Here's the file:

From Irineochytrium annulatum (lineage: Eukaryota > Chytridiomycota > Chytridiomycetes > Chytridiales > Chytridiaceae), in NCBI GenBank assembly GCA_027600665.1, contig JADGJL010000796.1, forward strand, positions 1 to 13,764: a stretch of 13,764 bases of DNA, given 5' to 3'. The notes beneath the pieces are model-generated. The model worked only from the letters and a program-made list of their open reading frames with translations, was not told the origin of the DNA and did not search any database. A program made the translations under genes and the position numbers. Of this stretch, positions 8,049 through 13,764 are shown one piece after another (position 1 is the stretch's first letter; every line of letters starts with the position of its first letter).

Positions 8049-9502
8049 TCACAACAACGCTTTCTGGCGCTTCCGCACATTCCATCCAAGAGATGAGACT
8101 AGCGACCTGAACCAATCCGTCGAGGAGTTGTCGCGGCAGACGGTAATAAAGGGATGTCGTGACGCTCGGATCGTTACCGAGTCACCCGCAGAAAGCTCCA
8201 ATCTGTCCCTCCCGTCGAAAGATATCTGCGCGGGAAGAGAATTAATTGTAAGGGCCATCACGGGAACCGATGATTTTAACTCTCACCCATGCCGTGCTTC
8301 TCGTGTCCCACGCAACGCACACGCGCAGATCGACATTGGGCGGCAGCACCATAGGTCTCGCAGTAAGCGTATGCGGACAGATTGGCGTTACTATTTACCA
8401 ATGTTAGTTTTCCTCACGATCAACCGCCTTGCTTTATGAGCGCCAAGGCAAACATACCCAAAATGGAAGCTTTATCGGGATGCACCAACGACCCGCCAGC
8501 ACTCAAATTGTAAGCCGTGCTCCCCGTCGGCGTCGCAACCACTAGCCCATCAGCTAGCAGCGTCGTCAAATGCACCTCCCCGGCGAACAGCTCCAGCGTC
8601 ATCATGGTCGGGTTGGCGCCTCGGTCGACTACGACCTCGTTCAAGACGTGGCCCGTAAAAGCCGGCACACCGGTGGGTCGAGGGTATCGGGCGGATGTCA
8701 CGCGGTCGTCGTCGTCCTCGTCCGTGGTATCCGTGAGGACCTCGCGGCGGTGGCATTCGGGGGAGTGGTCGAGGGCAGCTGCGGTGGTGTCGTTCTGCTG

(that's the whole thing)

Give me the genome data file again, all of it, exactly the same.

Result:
From Irineochytrium annulatum (lineage: Eukaryota > Chytridiomycota > Chytridiomycetes > Chytridiales > Chytridiaceae), in NCBI GenBank assembly GCA_027600665.1, contig JADGJL010000796.1, forward strand, positions 1 to 13,764: a stretch of 13,764 bases of DNA, given 5' to 3'. The notes beneath the pieces are model-generated. The model worked only from the letters and a program-made list of their open reading frames with translations, was not told the origin of the DNA and did not search any database. A program made the translations under genes and the position numbers. Of this stretch, positions 8,049 through 13,764 are shown one piece after another (position 1 is the stretch's first letter; every line of letters starts with the position of its first letter).

Positions 8049-9502
8049 TCACAACAACGCTTTCTGGCGCTTCCGCACATTCCATCCAAGAGATGAGACT
8101 AGCGACCTGAACCAATCCGTCGAGGAGTTGTCGCGGCAGACGGTAATAAAGGGATGTCGTGACGCTCGGATCGTTACCGAGTCACCCGCAGAAAGCTCCA
8201 ATCTGTCCCTCCCGTCGAAAGATATCTGCGCGGGAAGAGAATTAATTGTAAGGGCCATCACGGGAACCGATGATTTTAACTCTCACCCATGCCGTGCTTC
8301 TCGTGTCCCACGCAACGCACACGCGCAGATCGACATTGGGCGGCAGCACCATAGGTCTCGCAGTAAGCGTATGCGGACAGATTGGCGTTACTATTTACCA
8401 ATGTTAGTTTTCCTCACGATCAACCGCCTTGCTTTATGAGCGCCAAGGCAAACATACCCAAAATGGAAGCTTTATCGGGATGCACCAACGACCCGCCAGC
8501 ACTCAAATTGTAAGCCGTGCTCCCCGTCGGCGTCGCAACCACTAGCCCATCAGCTAGCAGCGTCGTCAAATGCACCTCCCCGGCGAACAGCTCCAGCGTC
8601 ATCATGGTCGGGTTGGCGCCTCGGTCGACTACGACCTCGTTCAAGACGTGGCCCGTAAAAGCCGGCACACCGGTGGGTCGAGGGTATCGGGCGGATGTCA
8701 CGCGGTCGTCGTCGTCCTCGTCCGTGGTATCCGTGAGGACCTCGCGGCGGTGGCATTCGGGGGAGTGGTCGAGGGCAGCTGCGGTGGTGTCGTTCTGCTG